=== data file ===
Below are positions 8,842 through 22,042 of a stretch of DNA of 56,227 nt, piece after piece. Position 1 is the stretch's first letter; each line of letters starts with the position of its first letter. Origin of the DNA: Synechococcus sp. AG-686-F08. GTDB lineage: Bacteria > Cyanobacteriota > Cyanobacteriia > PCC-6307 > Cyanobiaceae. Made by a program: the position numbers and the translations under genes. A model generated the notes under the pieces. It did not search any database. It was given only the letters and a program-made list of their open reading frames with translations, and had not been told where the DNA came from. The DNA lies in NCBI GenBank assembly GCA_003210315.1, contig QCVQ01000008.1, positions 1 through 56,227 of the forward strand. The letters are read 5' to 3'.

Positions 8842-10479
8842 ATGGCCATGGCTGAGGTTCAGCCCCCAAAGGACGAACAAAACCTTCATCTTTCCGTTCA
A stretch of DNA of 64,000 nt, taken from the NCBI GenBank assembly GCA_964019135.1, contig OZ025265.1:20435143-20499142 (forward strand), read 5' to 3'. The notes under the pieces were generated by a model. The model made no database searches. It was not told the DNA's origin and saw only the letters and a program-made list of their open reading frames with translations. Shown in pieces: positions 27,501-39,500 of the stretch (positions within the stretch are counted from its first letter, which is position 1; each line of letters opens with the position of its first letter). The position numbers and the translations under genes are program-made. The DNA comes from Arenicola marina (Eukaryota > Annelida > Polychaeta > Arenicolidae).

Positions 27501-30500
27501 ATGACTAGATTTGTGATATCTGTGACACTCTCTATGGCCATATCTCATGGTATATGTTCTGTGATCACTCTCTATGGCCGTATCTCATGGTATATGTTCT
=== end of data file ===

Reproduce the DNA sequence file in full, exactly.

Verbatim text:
Below are positions 8,842 through 22,042 of a stretch of DNA of 56,227 nt, piece after piece. Position 1 is the stretch's first letter; each line of letters starts with the position of its first letter. Origin of the DNA: Synechococcus sp. AG-686-F08. GTDB lineage: Bacteria > Cyanobacteriota > Cyanobacteriia > PCC-6307 > Cyanobiaceae. Made by a program: the position numbers and the translations under genes. A model generated the notes under the pieces. It did not search any database. It was given only the letters and a program-made list of their open reading frames with translations, and had not been told where the DNA came from. The DNA lies in NCBI GenBank assembly GCA_003210315.1, contig QCVQ01000008.1, positions 1 through 56,227 of the forward strand. The letters are read 5' to 3'.

Positions 8842-10479
8842 ATGGCCATGGCTGAGGTTCAGCCCCCAAAGGACGAACAAAACCTTCATCTTTCCGTTCA
A stretch of DNA of 64,000 nt, taken from the NCBI GenBank assembly GCA_964019135.1, contig OZ025265.1:20435143-20499142 (forward strand), read 5' to 3'. The notes under the pieces were generated by a model. The model made no database searches. It was not told the DNA's origin and saw only the letters and a program-made list of their open reading frames with translations. Shown in pieces: positions 27,501-39,500 of the stretch (positions within the stretch are counted from its first letter, which is position 1; each line of letters opens with the position of its first letter). The position numbers and the translations under genes are program-made. The DNA comes from Arenicola marina (Eukaryota > Annelida > Polychaeta > Arenicolidae).

Positions 27501-30500
27501 ATGACTAGATTTGTGATATCTGTGACACTCTCTATGGCCATATCTCATGGTATATGTTCTGTGATCACTCTCTATGGCCGTATCTCATGGTATATGTTCT